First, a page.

In the summer of 1964, while our house was being moved from Faculty Lane out to remote Columbia Avenue and being set up, our family moved into a house across the street from the Marxhausen family. Both these houses were on Columbia Avenue, across a street from each other.
During those weeks, I spent my mornings, when the weather was cool, at the empty site of our old house, saving the bricks so that I could sell them and make a lot of money.
During the afternoons, when the weather was hot, I hung out at the house where the Schwich family was supposed imminently to arrive.
My Dad was a good friend of Reinhardt Marxhausen, who taught art at the college. The Art Department, Mr. Marxhausen's office, and my Dad's office were all together in the basement of Weller Hall.
All the kids knew Mr. Marxhausen, because he visited the elementary school sometimes and taught the students how to make mosaics. He looked like a stereotypical artist, with a goatee and a beret. He also taught summer classes about art for local kids. I liked his wife Dorris, because she had a wry sense of humor. They had a couple of boys, Paul and Karl, who were classmates of my younger siblings.
We ate over at the Marxhausen house a few times during that summer. Mr. Marxhausen showed us his current art projects in his studio behind the house.
Since I was already 12 years old and seemed to be very responsible (not all like the bratty, immature little kids), the Marxhausens hired me to babysit their two boys. When I did this job, I never even saw the boys. The Marxhausen parents already had put them to bed. So, I just sat in their basement room (which was walpapered with old newspapers) and watched TV late into the night until they came home. They left me some Pepsi in the refrigerator to drink, so I drank Pepsi and watched Johnny Carson, which was a rare, grown-up treat for me. I think I always was asleep on the couch by the time the parents came home. They would give me some money and send me home across the street.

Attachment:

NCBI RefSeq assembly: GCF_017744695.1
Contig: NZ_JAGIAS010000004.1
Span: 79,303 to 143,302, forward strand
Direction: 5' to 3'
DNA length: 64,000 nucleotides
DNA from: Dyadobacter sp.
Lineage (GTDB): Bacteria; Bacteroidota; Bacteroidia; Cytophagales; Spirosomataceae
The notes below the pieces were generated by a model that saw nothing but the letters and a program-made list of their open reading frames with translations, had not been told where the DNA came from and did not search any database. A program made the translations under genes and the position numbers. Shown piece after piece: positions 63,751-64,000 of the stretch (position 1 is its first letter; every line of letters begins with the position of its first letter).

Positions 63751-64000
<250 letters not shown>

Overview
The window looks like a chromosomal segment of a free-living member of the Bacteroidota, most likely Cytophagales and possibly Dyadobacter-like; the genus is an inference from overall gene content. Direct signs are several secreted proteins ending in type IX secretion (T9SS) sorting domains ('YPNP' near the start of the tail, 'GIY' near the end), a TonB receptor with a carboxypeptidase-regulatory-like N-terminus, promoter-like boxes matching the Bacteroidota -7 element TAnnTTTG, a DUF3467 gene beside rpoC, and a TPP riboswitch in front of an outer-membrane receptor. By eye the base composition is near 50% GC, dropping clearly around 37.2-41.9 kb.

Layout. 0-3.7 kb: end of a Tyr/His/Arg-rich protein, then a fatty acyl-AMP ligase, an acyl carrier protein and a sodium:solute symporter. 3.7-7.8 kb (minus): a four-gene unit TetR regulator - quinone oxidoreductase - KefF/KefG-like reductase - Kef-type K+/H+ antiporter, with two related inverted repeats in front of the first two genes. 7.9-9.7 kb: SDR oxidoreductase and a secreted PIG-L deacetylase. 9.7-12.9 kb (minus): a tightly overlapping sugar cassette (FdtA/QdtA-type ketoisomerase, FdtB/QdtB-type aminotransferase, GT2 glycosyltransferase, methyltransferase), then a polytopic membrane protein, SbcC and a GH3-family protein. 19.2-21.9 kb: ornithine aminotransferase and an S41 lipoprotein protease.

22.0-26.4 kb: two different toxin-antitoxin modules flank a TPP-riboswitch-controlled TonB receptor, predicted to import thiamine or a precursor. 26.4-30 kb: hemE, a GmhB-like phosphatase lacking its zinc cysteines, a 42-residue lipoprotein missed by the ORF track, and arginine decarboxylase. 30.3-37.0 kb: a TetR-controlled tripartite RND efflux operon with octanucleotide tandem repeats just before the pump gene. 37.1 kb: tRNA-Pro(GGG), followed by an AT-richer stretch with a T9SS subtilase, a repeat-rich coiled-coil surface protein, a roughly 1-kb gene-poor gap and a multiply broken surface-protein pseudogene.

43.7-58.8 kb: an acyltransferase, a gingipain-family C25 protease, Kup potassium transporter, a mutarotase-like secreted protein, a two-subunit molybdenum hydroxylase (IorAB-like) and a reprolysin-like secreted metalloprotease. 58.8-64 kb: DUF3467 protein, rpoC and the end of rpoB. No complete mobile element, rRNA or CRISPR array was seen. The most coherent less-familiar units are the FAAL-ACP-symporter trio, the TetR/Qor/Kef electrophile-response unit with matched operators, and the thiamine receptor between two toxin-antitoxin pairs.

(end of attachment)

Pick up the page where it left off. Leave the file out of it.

During that summer, our temporary house at this location was a major gathering point for lots of kids. We always had a lot of friends over, playing Risk, Monopoly and Hearts. It was a madhouse, with kids screaming and running around. One time, Gene Meyer was there, and he asked me how my mother could stand the loud bedlam. My Mom just tuned it all out.
Normally we could not have animals in our home, but my family made an exception that summer and allowed us to have a couple kittens. My little bratty brothers Peter and Andy abused those kittens terribly, throwing them around as aerodynamic experiments, so I had to slug Peter and Andy a lot in order to try to save the kittens.
Those kittens moved with our family into the house in remote Columbia Avenue. They lived in the house there until alergies developed in some of our family members. Then we moved them outside. I don't remember what happened to them afterwards. They have disappeared from my memory. I suppose they just became outide cats and eventually wandered away.
As I was looking through Karl Marxhausen's website, I saw a photograph of Karl's dormitory wall.
Seeing this picture reminded me that the walls in Marxhausens' basement were wallpapered with old newspapers that were also three-dimensional. The walls had various protrubences and objects built into the wallpaper. Wierd stuff, like in Karl's dorm room.
Here is Karl's caption for the picture.
1975. Bob Winkler was the best room mate at Centennial College at UNL. Here are paper strips hanging from our dorm room ceiling.
The basement wall I grew up with was covered with layers of markers, collage, with cardboard tubing sticking out. My dad was into paper mache. It was cool. And this wall treatment carried over to my dormroom with the admiration of my room mate.
I would drag empty refrigerator boxes back to our room and make artificial coverings that I could draw on and glue dixie cups to and still not deface school property.
That's the Seward Concordia faculty-kid spirit! Be creative with paper mache, but don't deface school property!